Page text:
Listing ID: 79141
Great opportunity to own an established HVAC company in St Johns Co., Florida, one of the fastest growing counties in the US. Established operation with a good mix of replacement, maintenance and service revenue (no new construction).
The Seller is available for a reasonable transition period to ensure a smooth ownership transition with employees and customers.
Email me today for an NDA or call me at 904-759-7902 to learn more about this opportunity. NDA and Buyer Profile required for details.
- Asking Price: $899,000
- Cash Flow: $304,760
- Gross Revenue: $1,649,364
- EBITDA: N/A
- FF&E: $100,000
- Inventory: $10,000
- Inventory Included: Yes
- Established: 2009
- Property Owned or Leased:N/A
- Property Included:N/A
- Building Square Footage:1,500
- Lot Size:N/A
- Total Number of Employees:7
- Furniture, Fixtures and Equipment:N/A
Warehouse with second floor buildout, offices and a small conference/meeting room with kitchen.
Seller is flexible depending on the buyers needs. Two weeks of training offered at no cost, longer period is negotiable, up to 6 months.
Seller is starting another business.
The company was started in 2009, making the business 13 years old.
The deal does include inventory valued at $10,000, which is included in the asking price.
The business has 7 employees and is located in a building with approx. square footage of 1,500 sq ft.
The property is leased by the company for $850 per Month
Why is the Current Owner Selling The Business?
There are all sorts of reasons individuals choose to sell businesses. However, the real reason vs the one they say to you might be 2 entirely different things. For instance, they may state "I have too many various obligations" or "I am retiring". For many sellers, these factors are valid. However, for some, these might simply be reasons to try to hide the reality of altering demographics, increased competitors, current decrease in earnings, or a range of various other factors. This is why it is really crucial that you not depend completely on a vendor's word, but rather, use the seller's response together with your total due diligence. This will repaint a more practical picture of the business's present scenario.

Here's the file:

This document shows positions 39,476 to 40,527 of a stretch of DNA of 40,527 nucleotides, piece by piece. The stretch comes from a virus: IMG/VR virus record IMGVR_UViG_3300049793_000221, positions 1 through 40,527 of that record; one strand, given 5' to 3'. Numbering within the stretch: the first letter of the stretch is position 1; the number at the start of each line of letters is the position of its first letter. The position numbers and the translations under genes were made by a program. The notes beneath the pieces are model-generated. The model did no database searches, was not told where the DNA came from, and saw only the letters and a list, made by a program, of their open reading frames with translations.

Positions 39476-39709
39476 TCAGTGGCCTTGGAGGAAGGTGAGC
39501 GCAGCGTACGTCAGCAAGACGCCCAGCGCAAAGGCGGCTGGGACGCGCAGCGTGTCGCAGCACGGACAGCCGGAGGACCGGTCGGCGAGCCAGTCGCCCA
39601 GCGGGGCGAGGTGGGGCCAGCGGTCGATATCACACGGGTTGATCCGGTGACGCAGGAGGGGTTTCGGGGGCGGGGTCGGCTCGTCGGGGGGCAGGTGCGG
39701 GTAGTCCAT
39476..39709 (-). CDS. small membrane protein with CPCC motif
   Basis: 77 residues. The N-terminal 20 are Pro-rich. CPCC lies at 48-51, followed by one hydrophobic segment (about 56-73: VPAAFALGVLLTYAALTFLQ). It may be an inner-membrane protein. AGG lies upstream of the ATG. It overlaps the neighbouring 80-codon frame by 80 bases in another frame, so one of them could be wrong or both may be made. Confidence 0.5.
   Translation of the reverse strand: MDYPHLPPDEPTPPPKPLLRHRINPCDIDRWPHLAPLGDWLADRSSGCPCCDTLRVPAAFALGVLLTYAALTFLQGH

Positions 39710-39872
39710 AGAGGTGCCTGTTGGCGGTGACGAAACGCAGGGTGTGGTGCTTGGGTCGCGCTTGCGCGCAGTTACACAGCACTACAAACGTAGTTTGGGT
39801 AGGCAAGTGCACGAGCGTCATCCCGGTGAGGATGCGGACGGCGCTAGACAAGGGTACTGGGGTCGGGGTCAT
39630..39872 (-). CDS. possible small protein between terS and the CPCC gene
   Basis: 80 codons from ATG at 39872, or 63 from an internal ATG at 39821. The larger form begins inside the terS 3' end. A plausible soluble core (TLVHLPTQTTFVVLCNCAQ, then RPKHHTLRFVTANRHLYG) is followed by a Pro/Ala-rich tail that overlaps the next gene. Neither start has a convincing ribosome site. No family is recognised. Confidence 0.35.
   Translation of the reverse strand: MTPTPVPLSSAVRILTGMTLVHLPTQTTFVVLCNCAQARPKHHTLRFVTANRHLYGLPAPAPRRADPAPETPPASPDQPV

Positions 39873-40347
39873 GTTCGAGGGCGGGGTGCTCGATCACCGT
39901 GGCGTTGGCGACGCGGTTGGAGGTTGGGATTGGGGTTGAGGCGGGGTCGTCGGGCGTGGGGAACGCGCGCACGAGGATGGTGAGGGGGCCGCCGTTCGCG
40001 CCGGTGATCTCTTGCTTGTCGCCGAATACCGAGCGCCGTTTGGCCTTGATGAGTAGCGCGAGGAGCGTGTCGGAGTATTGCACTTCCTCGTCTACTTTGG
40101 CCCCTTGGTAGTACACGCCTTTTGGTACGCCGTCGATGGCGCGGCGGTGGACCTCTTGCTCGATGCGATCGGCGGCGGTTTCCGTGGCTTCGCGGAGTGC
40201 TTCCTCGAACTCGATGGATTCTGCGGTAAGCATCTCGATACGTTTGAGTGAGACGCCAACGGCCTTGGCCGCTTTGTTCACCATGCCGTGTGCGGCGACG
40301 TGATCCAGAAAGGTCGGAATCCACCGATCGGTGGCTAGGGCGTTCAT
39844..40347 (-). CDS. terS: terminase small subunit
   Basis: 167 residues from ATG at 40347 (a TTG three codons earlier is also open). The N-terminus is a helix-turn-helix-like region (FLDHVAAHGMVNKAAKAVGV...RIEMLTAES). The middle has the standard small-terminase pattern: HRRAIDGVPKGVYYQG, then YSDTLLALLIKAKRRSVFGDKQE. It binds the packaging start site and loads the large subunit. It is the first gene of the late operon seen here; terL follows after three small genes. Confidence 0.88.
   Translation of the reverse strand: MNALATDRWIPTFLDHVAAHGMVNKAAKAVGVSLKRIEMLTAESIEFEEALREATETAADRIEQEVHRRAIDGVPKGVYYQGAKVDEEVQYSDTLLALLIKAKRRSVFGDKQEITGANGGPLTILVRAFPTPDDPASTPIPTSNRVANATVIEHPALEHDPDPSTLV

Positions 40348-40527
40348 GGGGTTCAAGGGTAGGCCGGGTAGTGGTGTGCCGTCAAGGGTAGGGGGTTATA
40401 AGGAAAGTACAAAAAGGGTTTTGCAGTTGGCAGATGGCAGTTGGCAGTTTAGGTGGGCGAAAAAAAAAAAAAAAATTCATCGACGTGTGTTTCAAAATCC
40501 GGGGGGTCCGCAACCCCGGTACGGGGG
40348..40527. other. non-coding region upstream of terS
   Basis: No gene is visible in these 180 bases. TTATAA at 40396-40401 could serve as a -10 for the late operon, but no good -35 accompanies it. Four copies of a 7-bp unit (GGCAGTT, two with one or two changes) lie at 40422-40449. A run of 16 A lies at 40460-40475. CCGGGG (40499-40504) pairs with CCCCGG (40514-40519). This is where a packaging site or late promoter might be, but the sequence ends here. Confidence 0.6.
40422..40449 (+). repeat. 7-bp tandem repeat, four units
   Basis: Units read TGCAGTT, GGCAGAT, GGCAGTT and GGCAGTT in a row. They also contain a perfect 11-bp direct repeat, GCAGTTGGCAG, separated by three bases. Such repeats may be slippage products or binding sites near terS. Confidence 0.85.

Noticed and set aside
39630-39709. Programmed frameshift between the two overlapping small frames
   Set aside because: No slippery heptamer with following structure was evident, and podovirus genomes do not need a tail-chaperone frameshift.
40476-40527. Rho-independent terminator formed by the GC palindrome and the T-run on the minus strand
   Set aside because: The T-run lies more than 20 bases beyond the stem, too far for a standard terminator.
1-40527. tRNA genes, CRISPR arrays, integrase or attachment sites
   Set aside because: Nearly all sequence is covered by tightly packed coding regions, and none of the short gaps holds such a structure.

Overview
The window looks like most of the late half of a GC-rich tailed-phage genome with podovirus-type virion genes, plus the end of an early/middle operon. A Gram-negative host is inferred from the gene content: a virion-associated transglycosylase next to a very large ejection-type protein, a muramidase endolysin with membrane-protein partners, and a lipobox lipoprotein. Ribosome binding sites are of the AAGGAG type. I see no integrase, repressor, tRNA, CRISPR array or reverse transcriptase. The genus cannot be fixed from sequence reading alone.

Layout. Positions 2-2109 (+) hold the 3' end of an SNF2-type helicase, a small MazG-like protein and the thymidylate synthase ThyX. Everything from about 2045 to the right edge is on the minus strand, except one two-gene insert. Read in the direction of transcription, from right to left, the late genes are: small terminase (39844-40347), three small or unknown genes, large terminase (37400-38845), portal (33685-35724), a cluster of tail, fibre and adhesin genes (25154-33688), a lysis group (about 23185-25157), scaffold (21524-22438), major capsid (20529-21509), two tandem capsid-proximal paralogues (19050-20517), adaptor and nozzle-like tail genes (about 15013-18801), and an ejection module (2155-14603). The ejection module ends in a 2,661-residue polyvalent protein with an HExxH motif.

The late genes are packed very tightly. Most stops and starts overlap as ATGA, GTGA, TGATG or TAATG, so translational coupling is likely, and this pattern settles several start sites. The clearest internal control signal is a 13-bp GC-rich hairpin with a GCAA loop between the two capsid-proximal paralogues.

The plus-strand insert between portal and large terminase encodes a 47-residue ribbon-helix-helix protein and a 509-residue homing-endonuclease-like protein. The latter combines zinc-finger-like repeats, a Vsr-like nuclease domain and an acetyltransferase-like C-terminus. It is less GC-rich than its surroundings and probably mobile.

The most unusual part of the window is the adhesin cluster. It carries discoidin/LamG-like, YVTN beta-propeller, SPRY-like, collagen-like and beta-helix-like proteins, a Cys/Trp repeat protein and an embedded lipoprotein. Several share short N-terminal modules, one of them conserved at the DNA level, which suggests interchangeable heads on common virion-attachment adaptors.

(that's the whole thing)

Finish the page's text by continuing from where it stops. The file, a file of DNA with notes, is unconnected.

Existing Debts and Future Obligations
If the existing entity is in debt, which numerous companies are, then you will need to consider this when valuating/preparing your deal. Numerous businesses borrow money with the purpose of covering items like inventory, payroll, accounts payable, so on and so forth. Keep in mind that in some cases this can indicate that revenue margins are too small. Lots of businesses come under a revolving door of taking on debt as a way to pay back other loans. Along with debts, there may also be future commitments to take into consideration. There may be an outstanding lease on equipment or the building where the business resides. The business may have existing agreements with vendors that have to be met or might result in penalties if canceled early.
Understanding the Customer Base, Competition and Area Demographics
Exactly how do businesses in the area attract brand-new consumers? Many times, companies have repeat customers, which create the core of their day-to-day profits. Certain variables such as brand-new competitors growing up around the area, road construction, and personnel turnover can affect repeat customers and also negatively influence future earnings. One vital point to take into consideration is the area of the business. Is it in an extremely trafficked shopping center, or is it concealed from the highway? Obviously, the more individuals that see the business regularly, the better the possibility to construct a returning consumer base. A last idea is the general area demographics. Is the business placed in a largely populated city, or is it located on the edge of town? Just how might the local average house earnings impact future income prospects?